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The Bold Switch-Off The Bold Switch-Off
by Asa Butcher
2007-09-01 09:23:10
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Despite the growls of dissent and howls of outrage from Thanos, Finland turned off its five analogue transmission networks early this morning leaving homes without a digital receiver, a set-top box, or an integrated digital television unable to watch any of the country's channels.

Personally I think that this is a bold move by Finland to actually keep to a stated deadline, even though 220,000 homes dependent on over-the-air broadcasts have not yet purchased digital set top boxes. It is bold of Finland to say, "Tough luck! You should have organised yourself sooner!" and it is bold of the Finnish government to assume that everybody can afford one of the 90e minimum cost for a digital receiver. Bold.

Electronics stores, digital receiver manufacturers and Digita, the company responsible for Finland's broadcasting network (owned by the French company Télédiffusion de France, by the way) are selflessly advancing the technological situation of the country and are warmly inviting us to join this broadcast revolution with an open hand. I'm sure the only profit that anybody will see is the number of new channels promised by the networks.

These channels include the Discovery Channel, Eurosport, the KinoTV movie channel, the documentary channel MTV3 Fakta, Music Television MTV, Nickelodeon and the Swedish SVT Europa, a selection so exciting that my shaking clammy hand will barely be able to keep a firm grip on the remote control, well, remote controls, since the digibox comes with another remote for your household. What's the collective noun for a group of remote controls?

Will the arrival of digital TV mean that the Finnish licence fee will drop for the first time ever? I expect not. Will the arrival of digital TV mean that the country receives better programming? I expect not. Will the arrival of digital TV mean that channels won't be broadcasting the expensive text games all morning? I expect not. Will the arrival of digital TV mean anything different to our lives? Hmmm…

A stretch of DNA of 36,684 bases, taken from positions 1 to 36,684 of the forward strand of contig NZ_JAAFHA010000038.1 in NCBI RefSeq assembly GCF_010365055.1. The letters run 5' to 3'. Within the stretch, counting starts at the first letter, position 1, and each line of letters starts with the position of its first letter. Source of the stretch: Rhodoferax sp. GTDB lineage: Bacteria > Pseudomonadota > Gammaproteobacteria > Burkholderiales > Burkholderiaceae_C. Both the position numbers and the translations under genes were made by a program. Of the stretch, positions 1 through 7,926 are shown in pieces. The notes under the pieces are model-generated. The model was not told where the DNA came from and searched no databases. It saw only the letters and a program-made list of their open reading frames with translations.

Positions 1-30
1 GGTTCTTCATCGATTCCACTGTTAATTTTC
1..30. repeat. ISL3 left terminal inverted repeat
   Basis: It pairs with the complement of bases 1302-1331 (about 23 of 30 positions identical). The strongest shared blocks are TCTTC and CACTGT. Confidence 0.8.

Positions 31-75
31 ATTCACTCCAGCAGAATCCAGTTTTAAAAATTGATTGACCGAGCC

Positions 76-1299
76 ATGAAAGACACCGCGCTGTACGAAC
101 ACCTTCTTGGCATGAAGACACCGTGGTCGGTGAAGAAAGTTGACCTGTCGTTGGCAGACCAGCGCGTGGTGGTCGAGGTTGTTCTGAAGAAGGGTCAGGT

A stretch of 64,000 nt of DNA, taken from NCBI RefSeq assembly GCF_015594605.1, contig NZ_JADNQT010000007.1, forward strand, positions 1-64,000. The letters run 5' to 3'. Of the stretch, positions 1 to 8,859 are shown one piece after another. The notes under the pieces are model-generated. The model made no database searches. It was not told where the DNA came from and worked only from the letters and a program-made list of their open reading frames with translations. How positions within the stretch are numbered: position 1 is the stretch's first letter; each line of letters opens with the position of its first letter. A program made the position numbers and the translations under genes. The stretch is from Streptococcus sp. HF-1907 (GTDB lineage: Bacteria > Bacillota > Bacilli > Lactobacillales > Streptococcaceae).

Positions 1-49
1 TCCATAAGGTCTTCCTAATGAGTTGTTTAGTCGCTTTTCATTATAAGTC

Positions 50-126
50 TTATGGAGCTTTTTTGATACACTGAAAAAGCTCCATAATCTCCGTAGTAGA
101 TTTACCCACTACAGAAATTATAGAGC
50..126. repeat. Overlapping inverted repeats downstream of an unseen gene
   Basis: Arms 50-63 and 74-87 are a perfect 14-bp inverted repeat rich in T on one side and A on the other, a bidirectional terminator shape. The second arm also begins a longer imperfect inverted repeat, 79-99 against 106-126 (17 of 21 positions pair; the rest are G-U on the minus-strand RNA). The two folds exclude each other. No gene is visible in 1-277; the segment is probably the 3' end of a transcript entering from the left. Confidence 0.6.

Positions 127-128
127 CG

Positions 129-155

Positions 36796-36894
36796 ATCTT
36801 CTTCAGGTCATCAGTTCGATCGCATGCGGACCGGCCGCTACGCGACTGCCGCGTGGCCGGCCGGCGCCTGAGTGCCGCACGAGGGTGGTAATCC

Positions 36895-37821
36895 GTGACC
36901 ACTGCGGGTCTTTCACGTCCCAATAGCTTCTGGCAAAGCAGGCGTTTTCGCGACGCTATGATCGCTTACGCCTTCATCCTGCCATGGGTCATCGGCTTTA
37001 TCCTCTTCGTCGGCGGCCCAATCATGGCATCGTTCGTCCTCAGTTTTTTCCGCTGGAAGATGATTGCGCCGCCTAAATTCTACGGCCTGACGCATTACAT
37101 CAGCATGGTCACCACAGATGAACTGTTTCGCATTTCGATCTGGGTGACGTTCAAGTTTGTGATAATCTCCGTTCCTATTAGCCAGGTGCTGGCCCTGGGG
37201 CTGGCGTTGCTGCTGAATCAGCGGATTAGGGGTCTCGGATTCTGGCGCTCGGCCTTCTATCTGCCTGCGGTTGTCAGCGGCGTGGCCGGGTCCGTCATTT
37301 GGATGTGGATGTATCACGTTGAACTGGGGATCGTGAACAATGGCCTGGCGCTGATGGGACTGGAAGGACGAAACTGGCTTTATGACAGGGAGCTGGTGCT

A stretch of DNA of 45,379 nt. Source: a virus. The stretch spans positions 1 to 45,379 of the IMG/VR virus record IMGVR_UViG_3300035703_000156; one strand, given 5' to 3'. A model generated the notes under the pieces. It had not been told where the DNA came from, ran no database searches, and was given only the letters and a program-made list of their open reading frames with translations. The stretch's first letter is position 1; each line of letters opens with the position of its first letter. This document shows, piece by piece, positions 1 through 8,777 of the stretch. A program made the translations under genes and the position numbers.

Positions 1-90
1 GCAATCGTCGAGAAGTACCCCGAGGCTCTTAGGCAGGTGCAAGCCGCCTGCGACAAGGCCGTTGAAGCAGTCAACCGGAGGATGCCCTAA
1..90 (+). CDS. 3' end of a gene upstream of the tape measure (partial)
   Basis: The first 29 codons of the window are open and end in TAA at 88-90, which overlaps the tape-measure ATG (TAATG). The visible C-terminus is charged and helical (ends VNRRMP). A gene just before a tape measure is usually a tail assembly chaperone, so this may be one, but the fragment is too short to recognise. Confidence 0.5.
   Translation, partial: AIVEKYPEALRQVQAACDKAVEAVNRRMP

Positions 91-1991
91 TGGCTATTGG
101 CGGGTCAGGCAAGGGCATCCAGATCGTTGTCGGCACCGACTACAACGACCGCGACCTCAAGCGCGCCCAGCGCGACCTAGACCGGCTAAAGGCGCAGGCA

When Paavo Lipponen's government decided in principle to take Finland on its digital journey in May 1996, there was some suspicion as to why, especially when you consider that Nokia were making digital receivers at the time. However, today Nokia no longer produces digiboxes, focusing instead on mobile phones that allow you to watch TV on the screens, which has raised a delightful debate concerning the TV licence.

Now anything with a screen can receive broadcast images, which raises the question of whether a TV licence is feasible or justifiable. I'm of the opinion that they weren't before digital TV and this hasn't changed since because financially unfair – every household has to pay the same amount even though the earning capacity and quantity of residents can vary immensely. The commercial channels pay for themselves through advertising, so why can't YLE dabble a bit too?

My final question is simply: do children and adults really need more reasons to weald their arses to the sofa? It was recently announced that obesity in Finnish children and adolescents aged less than 18 years has increased, with 10–20% of school age children overweight. Therefore, do we now need a digital carrot tempting them to waste precious time burning their retinas, rather than calories?

All this Chicken Little rhetoric about the sky is falling is too little, too late. Digital television has arrived. What else can we do other than go to see what's on? Click…

    
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JG2007-09-03 22:50:29
Interesting. I agree with Thanos to an extent.
It's even more annoying for us in the Swedish speaking minority, as we are now expected to pay extra to receive SVT Europa. Previously this was free and sent via terrestrial analogue in Swedish-speaking areas. I thought there was an agreement between the Nordic countries to make each other's tv/radio accessible easily.


Stormy2008-11-20 01:56:52
Not willing to participate in such a heinous crime


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